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Thursday, February 08, 2018

Why Do You Want to Write a Book?

Law professors are known to write a lot. Plenty of us decide to write books. We mostly write casebooks, workbooks, supplements and non-fiction. I decided to write a non-fiction book, but I’m shooting for the educated, lay audience. I landed a contract with Goldfarb & Associates, the same agency that represents Bernie Sanders. All the big publishers read my work, but my area of expertise happens to have one crowded bookshelf. I didn’t land a big publisher. So, I decided to go with an academic press right in my back yard, University Press of Kentucky. I learned so much about the book publishing business and thought it might be helpful to prawfs to hear about it. But, the first thing you need to ask yourself is: “Why do you want to write a book?” Let me know in the comments so I can try to help this month!

Posted by Jen Kreder on February 8, 2018 at 11:14 AM | Permalink


As my father says you should write only then if can't not to write.

Posted by: Ina Smith | Sep 7, 2020 6:07:33 AM

Josh, congrats on the contract and good luck with the manuscript!

Posted by: Jen Kreder | Feb 13, 2018 7:34:48 PM

Looking forward to hearing your experiences! I am represented by Kneerim & Williams and landed a publishing deal with Prometheus Books for my book on positive voting rights expansions. My goal is really to reach the educated, civically-minded lay reader. I'm currently in the writing stage (manuscript due Sept 1!). It would be great to compare notes and learn from your experience.

Posted by: Josh Douglas | Feb 11, 2018 10:21:52 AM

Thanks for the input, junior TY prof! I’ll start addressing your questions tomorrow!

Posted by: Jen Kreder | Feb 8, 2018 8:24:30 PM

Thanks for doing this, I've had questions about the subject. I would like to write a book at some point. Here are some questions I have.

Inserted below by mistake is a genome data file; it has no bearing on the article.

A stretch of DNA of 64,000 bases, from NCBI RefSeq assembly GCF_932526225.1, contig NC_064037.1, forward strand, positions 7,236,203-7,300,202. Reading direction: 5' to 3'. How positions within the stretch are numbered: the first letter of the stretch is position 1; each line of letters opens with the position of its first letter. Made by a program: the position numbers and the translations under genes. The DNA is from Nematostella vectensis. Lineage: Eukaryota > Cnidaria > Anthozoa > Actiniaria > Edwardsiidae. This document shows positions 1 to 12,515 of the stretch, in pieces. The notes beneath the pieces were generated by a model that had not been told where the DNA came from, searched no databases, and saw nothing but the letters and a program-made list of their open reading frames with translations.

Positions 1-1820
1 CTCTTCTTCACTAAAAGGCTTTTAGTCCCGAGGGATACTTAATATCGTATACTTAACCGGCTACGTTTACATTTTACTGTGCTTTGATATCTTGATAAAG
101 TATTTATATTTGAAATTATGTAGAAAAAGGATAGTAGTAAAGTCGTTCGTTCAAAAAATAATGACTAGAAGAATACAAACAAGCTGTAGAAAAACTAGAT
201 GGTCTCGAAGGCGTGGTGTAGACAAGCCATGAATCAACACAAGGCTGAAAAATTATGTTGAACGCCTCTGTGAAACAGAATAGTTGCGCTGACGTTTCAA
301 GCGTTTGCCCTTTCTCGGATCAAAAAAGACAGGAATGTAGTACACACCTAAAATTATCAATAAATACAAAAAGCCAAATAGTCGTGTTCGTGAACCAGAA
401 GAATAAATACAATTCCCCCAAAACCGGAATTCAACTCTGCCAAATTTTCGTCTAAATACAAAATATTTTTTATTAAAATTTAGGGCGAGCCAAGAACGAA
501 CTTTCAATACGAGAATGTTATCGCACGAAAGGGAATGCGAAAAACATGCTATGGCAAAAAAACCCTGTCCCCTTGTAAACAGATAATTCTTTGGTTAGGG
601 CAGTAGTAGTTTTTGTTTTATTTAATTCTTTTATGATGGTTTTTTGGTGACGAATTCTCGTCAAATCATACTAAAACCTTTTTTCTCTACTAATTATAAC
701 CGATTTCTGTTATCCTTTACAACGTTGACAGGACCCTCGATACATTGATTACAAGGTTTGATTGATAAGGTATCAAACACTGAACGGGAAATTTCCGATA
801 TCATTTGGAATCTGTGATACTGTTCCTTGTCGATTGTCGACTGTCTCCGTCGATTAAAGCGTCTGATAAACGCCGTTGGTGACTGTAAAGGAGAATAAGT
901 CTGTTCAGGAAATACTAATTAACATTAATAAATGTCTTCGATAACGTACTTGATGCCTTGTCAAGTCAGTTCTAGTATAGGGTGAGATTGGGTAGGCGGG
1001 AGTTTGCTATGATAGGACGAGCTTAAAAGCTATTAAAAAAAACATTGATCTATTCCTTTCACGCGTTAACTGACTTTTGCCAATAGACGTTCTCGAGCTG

1. I always hear to wait till after tenure if you're not in a discipline (like legal history) for which books are the coin of the realm. But if you've gotten clearance internally or have simply already satisfied your tenure requirement in terms of writing, is there any reason to wait?

2. Why a book? I'm interested in writing a book to reach two types of audiences that don't read law review articles: experts in fields related to the subject of the book who are not lawyers, and laypeople. Structuring my thoughts as a book seems like it offers more flexibility in several respects. First, of course, the writing can be longer and more detailed. But also, it needn't hew slavishly to the law or the law review format. Its primary relevance needn't be to law or legal academics. And it can include pictures, charts, and a less formal writing style - all technically possible in a law review format, but less likely to succeed in the placement game or replicate well in Westlaw.

3. Let's be real, it would be fun to publish a book and go around giving talks to non-legal and even non-academic audiences about the book. At least this is how I envision publishing a first book. This isn't a major motivation, of course. I view it the same way some aspiring artist out there is thinking about showing their work in a cool gallery one day.

I welcome any thoughts.

Posted by: junior TT prof | Feb 8, 2018 3:30:19 PM

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